HUMAN TARGET *
(1993) Lorenzo Lamas, Kathleen Kinmont, Anthony De Longis, Clark Johnson, Stephen Mendel, Arne Olsen, Ian Jacklin, Max Kirishima, Isabelle (Mejias) Jamieson.....A boxer (American Lamas) is kidnapped with a couple of others (Kinmont and Johnson) to be hunted while bets are made on the outcome. Slow, tedious low- budget actioner is pretty unimaginative, and Erschbamer (of Snake Eater fame) still can't direct action scenes. The O.K. performances are better than one would expect (which isn't hard) and isn't that Marianne Filali (The Adventures of the Black Stallion TV series) as one of the bookies? sc: Arne Olsen. dir: George Erschbamer. - extreme violence, partial female nudity,, sexual content.- 91 min.
THE HUNCHBACK *
* setting: other
(1997) (/U.S.) Mandy Patinkin, Richard Harris, Salma Hayek, Edward Atterton, Jim Dale, Benedick Blythe, Nigel Terry.....Story of persecution in 15th Century France, focusing on a fanatical religious figure (Harris) who lusts after a gypsy (Hayek), and of the deformed bell-ringer (Patinkin) who takes an interest in her. Umpteenth, made-for-TV adaptation of the classic novel (timed to cash-in on Disney's animated version) isn't bad and is reasonably lavish, but it doesn't quite come together, and the characters never come into focus. Director Medak tries hard to throw in stylish, symbolic imagery...then botches, or shrugs off, some of the straightforward scenes. Hayek is pretty, but not quite up to the part, and in many respects, she's the central character. None of the actors are Canadian in this Canadian production. sc: John Fasano (from the novel The Hunchback of Notre Dame by Victor Hugo). dir: Peter Medak. - violence.- app. 92 min.
The Hunchback of Notre Dame (original title: Notre Dame de Paris), the classic novel by Victor Hugo, has been filmed many times over the years. Canadians took a stab at it in 1997 with The Hunchback.
* * setting: other
(1987) (/U.S./U.K.) Balthazar Getty, Amanda Ryan, Jamie Foreman; Karen Black, Lena Headey, Daniel Craig; Philip Casnoff, Celine Bonnier, Michael Cimino, Tony DeSantis; Terence Stamp.....Trio of erotic horror stories hosted by Stamp: "The Swords", about a young american man (Getty) and his involvement with an English sideshow performer and hooker (Ryan); "Menage a Trois", about a sinister crippled woman (Black) and her new, live-in nurse (Headey) and handyman (Craig); and "Necros" about a tourist (Casnoff) in Italy who is warned that the woman (Bonnier) he lusts after keeps company with an aging vampire (Cimino). Made-for-cable-TV supernatural flick is confusingly named since it is intended to cash in on the early '80s U.S. film, "The Hunger", without being called something sufficiently different to differentiate (it's sometimes listed as The Hunger Movie Trilogy in TV guides). Film is glossy, expensive-looking, well-acted, and stylish (sometimes too much so)...but it's slow and neither scarey, suspenseful, insightful or especially provocative with stories that are extremely straightforward and predictable. Mildly sexy in spots, but not enough so to really make it more than a cure for insomnia. Pilot for the series. Co-produced by Tony (who directed the original "Hunger") and Ridley Scott. sc: Howard A. Rodman; Jordan Katz, Vy Vincent Ngo; Steven & Audrey Thaler Salzburg (from stories by Robert Aickman, F. Paul Wilson, and Brian Lumley). dir: Tony Scott, Jake Scott, Russell Mulcahy. - female nudity, sexual content, violence, brief male nudity.- 92 min.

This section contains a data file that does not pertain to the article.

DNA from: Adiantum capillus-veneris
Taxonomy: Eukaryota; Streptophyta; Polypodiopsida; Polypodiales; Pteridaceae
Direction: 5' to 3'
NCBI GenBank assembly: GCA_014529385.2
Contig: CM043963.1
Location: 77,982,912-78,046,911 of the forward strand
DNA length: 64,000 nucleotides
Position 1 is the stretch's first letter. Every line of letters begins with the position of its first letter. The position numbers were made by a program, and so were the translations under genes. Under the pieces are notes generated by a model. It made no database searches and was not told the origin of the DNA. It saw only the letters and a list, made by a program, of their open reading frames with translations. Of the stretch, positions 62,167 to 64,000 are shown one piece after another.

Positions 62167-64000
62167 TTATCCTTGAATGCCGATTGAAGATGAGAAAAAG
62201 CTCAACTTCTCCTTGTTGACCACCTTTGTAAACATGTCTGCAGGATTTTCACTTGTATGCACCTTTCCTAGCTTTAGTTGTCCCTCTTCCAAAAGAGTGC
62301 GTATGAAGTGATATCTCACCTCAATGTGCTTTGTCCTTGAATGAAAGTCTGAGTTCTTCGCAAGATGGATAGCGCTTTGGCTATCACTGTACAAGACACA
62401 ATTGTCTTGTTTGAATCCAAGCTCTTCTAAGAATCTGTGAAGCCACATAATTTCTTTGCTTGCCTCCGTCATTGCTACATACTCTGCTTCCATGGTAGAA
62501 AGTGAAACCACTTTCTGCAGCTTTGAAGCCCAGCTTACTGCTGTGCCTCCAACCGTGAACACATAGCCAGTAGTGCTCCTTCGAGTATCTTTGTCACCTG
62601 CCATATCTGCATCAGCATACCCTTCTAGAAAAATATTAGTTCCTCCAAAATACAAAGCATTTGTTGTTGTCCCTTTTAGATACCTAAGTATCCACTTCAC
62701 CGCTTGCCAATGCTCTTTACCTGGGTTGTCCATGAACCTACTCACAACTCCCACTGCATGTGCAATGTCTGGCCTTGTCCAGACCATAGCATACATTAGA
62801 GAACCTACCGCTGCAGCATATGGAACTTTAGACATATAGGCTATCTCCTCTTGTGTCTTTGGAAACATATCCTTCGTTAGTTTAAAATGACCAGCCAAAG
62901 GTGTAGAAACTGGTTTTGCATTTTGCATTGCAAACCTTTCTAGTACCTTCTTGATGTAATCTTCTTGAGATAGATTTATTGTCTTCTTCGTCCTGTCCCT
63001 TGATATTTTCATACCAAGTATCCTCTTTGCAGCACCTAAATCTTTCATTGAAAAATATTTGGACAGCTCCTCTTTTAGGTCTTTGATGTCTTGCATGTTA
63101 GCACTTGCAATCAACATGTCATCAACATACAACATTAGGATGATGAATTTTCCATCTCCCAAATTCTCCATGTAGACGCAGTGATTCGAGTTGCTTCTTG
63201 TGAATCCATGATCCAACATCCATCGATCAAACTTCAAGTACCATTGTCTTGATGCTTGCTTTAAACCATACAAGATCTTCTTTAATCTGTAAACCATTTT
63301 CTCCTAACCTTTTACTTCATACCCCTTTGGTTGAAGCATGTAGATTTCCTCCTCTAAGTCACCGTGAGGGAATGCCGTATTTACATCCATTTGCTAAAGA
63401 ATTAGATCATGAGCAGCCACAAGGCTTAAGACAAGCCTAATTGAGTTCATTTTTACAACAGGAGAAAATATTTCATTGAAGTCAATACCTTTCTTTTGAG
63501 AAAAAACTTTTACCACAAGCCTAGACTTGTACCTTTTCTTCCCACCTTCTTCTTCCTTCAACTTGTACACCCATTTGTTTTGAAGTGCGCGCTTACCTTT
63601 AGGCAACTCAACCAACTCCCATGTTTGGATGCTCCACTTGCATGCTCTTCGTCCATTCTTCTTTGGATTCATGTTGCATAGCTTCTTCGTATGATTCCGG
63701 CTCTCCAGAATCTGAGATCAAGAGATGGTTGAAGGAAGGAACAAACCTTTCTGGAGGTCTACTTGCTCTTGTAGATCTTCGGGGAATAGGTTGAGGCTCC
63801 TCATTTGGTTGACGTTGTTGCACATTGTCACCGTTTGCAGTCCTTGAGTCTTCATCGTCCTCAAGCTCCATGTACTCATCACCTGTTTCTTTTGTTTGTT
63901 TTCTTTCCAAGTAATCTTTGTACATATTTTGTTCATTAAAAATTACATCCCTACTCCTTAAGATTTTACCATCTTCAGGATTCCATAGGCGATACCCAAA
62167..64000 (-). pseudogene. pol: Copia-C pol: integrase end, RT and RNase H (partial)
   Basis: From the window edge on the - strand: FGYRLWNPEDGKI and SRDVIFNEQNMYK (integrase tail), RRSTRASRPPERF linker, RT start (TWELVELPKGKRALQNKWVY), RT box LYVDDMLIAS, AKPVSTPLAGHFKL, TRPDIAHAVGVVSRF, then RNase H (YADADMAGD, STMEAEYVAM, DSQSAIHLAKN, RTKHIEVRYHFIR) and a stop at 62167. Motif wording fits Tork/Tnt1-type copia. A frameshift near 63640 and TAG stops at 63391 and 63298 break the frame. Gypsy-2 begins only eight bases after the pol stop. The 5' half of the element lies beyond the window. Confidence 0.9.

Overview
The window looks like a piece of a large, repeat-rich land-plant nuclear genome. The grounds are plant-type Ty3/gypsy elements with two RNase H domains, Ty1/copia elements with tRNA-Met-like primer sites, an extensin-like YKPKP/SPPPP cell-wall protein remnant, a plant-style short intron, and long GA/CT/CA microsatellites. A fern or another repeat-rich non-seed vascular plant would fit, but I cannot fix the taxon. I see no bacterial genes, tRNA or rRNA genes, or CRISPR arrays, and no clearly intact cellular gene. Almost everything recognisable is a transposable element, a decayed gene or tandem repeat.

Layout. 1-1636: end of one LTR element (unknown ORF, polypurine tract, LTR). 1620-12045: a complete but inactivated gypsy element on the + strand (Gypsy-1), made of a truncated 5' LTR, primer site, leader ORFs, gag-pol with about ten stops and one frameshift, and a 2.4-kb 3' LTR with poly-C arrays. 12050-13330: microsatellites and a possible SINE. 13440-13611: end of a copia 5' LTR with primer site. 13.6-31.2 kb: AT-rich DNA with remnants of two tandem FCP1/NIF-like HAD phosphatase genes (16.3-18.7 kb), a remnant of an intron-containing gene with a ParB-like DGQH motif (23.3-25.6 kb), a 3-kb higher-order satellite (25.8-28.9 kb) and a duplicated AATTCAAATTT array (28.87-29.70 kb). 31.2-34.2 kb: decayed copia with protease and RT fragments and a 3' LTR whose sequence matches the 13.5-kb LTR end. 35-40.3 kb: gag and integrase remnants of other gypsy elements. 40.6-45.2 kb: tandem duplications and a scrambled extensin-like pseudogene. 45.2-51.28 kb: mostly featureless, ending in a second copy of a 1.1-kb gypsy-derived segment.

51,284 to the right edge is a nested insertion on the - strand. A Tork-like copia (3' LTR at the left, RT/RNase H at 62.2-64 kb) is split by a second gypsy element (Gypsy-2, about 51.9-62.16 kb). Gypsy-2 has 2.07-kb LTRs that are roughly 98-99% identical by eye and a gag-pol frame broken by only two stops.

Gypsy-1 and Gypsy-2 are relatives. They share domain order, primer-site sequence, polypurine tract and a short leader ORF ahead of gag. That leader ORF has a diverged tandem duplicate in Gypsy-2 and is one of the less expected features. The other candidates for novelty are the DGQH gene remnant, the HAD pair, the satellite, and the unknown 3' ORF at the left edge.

The series was sold as the product of British-born Hollywood film directors Ridley and Tony Scott -- how much they had to do with it was unclear, but the episodes certainly smacked of their style: expensive-looking, good performances (from a mix of Canadian and American actors), and stylish (often annoyingly so) but weak when it came to the meat-and-potatoes of story telling. The problem with a "theme" anthology (like The Hitchhiker) is it nullifies the whole point of different characters and stories each week, giving the whole thing a sameness. And by focusing on obsessive infatuation, infidelity, femme fatales and the like, it was hard to empathize with the characters (maybe I just have too rosey a view of human nature) -- again, making the whole thing reminiscent of The Hitchhiker. Perhaps a sexy series would have been a better idea than a series strictly about sex.